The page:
Sustainable Packaging Design, University of Alberta Museums, Google Docs, More: Tuesday ResearchBuzz, December 1, 2020


Packaging Today: BPF Launches Online Database of Sustainable Design Guides and Tools . The BPF is the British Plastics Federation. “The new online resource includes numerous design guides for making plastic packaging more recyclable, guides for incorporating recycled content in products, general guides about sustainability, as well as interactive tools such as carbon calculators. The searchable database presents a wealth of insight into plastic packaging design at a variety of technical levels, which can ultimately help to reduce the overall environmental impact of products.”

The Gateway: U of A museum collections launches new integrated search site. “The University of Alberta Museums’ online collections officially launched on October 1. The launch marks the first time all available collections will be accessible from a single, integrated site. While all collections are now accessible online, the museum’s collection has had some online capacity for almost two decades. Previously only nine were available online. Now 16 of the 29 collections held by the U of A have now made their way online.”


Android Police: PDFs imported to Google Docs will soon look better than ever. “Google Docs might be the collaboration tool of choice these days, but PDF is still a wildly popular format for sharing documents. Now Google is making the conversion process between PDF and DOC better than ever thanks to a slew of new improvements, including better formatting and image importing.”

TechCrunch: Twitter’s Audio Spaces test includes transcriptions, speaker controls and reporting features. “Earlier this month, Twitter announced it would soon begin testing its own Clubhouse rival, called Audio Spaces. The new product will allow Twitter users to gather in dedicated spaces for live conversations with another person or with groups of people. While the company showed off a handful of screenshots of the product at the time of the announcement, there were few specifics about how Audio Spaces would work. Now, we know a bit more about Audio Spaces’ feature set, thanks to some digging by reverse engineer Jane Manchun Wong.”

ZDNet: Linux Mint introduces its own take on the Chromium web browser. “Linux Mint is a very popular Linux desktop distribution. I use the latest version, Mint 20, on my production desktops. That’s partly because, while it’s based on Debian Linux and Ubuntu, it takes its own path. The best example of that is Mint’s excellent homebrew desktop interface, Cinnamon. Now, Mint’s programmers, led by lead developer, Clement ‘Clem’ Lefebvre, have built their own take on Google’s open-source Chromium web browser.”


New York Times: It’s Time for a Digital Detox. (You Know You Need It.). “With the holiday season upon us, now is a good time to take a breather and consider a digital detox. No, that doesn’t mean quitting the internet cold turkey. No one would expect that from us right now. Think of it as going on a diet and replacing bad habits with healthier ones to give our weary eyes some much needed downtime from tech.”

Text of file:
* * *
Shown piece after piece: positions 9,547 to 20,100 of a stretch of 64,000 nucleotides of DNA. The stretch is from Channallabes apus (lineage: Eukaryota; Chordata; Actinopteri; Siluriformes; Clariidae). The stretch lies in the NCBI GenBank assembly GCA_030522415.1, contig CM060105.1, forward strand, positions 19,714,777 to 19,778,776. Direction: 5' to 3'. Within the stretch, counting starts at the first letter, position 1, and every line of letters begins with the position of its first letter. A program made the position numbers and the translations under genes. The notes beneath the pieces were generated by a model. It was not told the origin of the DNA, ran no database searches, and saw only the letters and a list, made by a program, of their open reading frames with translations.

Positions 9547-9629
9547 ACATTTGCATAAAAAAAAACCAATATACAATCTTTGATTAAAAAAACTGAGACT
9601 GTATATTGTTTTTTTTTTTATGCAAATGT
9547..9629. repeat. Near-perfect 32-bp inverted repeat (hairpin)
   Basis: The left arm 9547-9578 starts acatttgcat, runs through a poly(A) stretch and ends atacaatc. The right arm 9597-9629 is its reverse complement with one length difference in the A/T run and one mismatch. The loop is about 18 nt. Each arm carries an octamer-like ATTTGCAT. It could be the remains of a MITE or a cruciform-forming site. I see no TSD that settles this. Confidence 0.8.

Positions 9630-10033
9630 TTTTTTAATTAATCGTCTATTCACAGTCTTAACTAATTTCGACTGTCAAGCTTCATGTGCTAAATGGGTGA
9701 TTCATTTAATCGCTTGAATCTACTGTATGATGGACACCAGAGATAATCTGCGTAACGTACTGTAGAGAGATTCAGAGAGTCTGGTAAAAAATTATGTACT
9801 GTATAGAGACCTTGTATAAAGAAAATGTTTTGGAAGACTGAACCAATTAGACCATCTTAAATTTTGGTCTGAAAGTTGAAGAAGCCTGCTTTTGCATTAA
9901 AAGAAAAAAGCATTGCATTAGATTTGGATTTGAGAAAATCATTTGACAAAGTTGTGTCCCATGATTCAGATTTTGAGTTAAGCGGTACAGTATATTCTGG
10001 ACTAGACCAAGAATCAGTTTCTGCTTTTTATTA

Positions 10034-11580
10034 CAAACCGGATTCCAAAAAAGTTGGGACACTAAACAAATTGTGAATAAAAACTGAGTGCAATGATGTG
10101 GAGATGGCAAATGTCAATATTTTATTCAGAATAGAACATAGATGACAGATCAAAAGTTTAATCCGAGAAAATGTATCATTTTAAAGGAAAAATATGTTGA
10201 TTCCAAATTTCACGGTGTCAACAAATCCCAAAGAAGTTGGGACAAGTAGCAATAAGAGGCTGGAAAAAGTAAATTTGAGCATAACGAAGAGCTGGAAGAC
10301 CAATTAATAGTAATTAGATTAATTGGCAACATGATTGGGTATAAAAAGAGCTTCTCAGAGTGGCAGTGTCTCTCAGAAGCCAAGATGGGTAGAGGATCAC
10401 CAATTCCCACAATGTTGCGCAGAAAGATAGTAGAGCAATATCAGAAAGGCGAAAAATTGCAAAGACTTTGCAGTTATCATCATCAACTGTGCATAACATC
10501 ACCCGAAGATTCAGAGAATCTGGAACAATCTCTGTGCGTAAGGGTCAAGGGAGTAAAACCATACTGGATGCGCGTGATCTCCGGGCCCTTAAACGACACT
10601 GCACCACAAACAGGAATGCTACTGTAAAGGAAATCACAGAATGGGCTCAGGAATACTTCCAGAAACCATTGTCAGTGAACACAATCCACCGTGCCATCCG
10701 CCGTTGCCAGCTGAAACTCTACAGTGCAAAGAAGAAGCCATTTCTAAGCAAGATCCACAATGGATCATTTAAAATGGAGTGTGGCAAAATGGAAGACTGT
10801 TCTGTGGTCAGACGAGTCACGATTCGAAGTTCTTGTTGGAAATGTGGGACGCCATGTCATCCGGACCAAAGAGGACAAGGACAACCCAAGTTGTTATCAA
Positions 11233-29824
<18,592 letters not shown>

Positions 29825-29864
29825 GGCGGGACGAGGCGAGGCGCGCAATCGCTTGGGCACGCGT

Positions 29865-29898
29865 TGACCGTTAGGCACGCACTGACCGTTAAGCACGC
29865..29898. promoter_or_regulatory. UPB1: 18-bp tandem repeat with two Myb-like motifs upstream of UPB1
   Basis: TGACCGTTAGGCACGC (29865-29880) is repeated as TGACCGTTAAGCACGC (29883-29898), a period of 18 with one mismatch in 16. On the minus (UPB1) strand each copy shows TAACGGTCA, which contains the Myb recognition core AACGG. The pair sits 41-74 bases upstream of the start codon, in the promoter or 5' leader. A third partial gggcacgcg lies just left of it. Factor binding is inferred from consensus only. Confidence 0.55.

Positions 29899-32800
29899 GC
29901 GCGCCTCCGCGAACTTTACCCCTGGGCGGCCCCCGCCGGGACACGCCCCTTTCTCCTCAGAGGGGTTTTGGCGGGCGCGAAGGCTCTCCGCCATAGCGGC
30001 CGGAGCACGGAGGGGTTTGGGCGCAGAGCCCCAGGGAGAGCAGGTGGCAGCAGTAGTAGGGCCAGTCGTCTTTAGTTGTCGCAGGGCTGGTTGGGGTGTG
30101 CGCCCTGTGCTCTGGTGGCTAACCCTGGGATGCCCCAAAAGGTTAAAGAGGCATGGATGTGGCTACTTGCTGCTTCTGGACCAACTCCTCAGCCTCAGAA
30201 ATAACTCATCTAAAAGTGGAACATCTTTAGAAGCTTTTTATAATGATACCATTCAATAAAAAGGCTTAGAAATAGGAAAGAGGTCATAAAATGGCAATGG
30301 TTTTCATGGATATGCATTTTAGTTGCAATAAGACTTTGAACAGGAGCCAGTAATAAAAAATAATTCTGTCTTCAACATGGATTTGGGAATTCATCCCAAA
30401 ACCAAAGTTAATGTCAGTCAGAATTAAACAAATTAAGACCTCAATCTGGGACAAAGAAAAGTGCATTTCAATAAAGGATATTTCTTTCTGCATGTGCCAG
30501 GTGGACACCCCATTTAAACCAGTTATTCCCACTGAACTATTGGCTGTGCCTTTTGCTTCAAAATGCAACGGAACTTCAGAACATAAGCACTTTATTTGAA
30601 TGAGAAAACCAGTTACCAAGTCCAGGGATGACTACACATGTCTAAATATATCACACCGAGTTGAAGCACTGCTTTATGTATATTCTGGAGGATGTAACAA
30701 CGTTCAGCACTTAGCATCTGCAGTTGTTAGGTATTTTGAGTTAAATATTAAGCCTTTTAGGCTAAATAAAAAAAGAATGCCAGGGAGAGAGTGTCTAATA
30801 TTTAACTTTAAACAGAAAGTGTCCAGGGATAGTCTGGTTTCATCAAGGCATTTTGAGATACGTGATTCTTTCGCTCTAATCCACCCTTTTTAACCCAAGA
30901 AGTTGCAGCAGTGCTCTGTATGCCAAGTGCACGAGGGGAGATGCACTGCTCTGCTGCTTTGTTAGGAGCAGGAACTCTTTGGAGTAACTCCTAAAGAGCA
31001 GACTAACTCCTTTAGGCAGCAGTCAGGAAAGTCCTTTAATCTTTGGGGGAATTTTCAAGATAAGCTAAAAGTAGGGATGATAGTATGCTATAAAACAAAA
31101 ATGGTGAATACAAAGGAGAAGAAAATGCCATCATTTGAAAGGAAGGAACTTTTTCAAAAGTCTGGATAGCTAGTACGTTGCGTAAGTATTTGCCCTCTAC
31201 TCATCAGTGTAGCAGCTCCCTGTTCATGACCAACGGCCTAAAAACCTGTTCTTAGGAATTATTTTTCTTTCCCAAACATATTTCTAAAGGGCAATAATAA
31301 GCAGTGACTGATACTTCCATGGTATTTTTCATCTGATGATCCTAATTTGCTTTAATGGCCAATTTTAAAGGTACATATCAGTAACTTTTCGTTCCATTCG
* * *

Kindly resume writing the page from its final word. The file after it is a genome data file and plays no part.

Make Tech Easier: Chrome Music Lab: An Introduction to the Easiest Music Maker Around . “You don’t need anything other than a mobile device or a computer to make your own music using the Chrome Music Lab. It’s the easiest music maker around and is completely free. You don’t even have to create an account to get started. It’s a fun music education tool and maker for people of all ages, from kids to seniors and everyone in between.”


Search Engine Land: How DuckDuckGo (and Microsoft) benefit from Google’s sprawling advertising business. “DuckDuckGo is a search engine that was founded in 2008 with a focus on protecting searchers’ privacy, notably showing all searchers the same search results and refraining from building profiles of its users. Its search volume has risen steadily over the years, and in October 2020 was up to nearly 60 million queries daily.”

BBC: Spotify reveals 2020’s most-streamed songs. “Drake, Bad Bunny, Dua Lipa and The Weeknd are among the most-streamed artists of 2020, according to figures from Spotify. Drake was the most popular artist in the UK, reclaiming the number one position from Ed Sheeran. The Weeknd’s Blinding Lights was the most-played song in the UK, while Lewis Capaldi’s Divinely Uninspired To A Hellish Extent was the top album.”


The Hill: Google ordered to disclose emails in Russia oligarch’s divorce. “A federal judge in San Jose, Calif., has ordered Google to hand over emails from the son of Russian oligarch Farkhad Akhmedov, a billionaire who has been embroiled in a four-year, $600 million divorce battle with his ex-wife.”

Organized Crime and Corruption Reporting Project: Organized Crime Has a New Tool in Its Belts – Artificial Intelligence. “As new technologies offer a world of opportunities and benefits in many sectors, so too do they offer new avenues and for organized crime. It was true at the advent of the internet, and it’s true for the growing field of artificial intelligence and machine learning, according to a new joint report by Europol and the United Nations Interregional Crime and Justice Research Center.”


EurekAlert: Why spending a long time on your phone isn’t bad for mental health. “General smartphone usage is a poor predictor of anxiety, depression or stress say researchers, who advise caution when it comes to digital detoxes. The study published in Technology, Mind, and Behavior was led by Heather Shaw and Kristoffer Geyer from Lancaster University with Dr David Ellis and Dr Brittany Davidson from the University of Bath and Dr Fenja Ziegler and Alice Smith from the University of Lincoln.” Good morning, Internet…

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